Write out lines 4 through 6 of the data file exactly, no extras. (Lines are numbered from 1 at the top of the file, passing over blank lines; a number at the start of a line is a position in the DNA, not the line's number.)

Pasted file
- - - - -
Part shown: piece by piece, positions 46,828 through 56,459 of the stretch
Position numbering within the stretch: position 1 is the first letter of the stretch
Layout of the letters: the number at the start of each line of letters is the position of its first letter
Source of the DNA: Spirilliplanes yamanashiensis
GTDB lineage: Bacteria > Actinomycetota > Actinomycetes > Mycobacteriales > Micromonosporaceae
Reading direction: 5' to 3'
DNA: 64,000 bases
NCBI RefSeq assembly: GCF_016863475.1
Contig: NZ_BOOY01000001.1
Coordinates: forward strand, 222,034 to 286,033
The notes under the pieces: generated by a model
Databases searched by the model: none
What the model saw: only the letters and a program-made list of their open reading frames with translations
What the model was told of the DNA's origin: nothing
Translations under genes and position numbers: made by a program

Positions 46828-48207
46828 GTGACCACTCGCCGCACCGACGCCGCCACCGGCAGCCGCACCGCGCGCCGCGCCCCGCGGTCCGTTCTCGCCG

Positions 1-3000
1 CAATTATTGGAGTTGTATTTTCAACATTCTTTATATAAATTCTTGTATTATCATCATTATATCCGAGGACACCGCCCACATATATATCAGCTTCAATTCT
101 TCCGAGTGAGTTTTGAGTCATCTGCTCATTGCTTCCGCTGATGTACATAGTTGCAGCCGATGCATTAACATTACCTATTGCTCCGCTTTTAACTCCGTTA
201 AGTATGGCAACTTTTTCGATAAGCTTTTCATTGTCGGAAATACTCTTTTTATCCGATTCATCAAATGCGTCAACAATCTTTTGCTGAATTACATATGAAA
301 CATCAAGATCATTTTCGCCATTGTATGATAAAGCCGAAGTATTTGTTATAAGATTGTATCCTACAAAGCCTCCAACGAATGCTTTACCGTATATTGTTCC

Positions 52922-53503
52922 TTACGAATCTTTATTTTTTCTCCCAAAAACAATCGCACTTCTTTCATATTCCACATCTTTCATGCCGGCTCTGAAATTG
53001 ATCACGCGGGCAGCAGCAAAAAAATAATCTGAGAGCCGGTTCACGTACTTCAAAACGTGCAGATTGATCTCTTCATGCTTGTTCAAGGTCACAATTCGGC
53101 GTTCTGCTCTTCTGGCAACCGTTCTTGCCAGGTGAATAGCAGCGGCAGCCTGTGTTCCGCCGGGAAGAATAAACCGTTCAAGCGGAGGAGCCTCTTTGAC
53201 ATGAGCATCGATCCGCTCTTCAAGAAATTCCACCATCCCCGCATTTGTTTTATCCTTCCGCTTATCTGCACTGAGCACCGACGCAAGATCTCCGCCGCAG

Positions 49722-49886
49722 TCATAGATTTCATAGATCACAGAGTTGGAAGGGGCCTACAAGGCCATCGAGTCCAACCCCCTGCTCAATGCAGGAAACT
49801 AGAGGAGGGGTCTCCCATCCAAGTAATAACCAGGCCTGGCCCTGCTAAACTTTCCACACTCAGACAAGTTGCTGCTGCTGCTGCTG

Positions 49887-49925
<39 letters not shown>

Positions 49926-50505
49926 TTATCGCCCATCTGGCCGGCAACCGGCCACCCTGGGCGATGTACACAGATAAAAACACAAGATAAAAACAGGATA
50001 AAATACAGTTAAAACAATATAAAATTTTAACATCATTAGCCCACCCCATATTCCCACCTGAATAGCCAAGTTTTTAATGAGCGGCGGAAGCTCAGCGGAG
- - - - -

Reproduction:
Source of the DNA: Spirilliplanes yamanashiensis
GTDB lineage: Bacteria > Actinomycetota > Actinomycetes > Mycobacteriales > Micromonosporaceae
Reading direction: 5' to 3'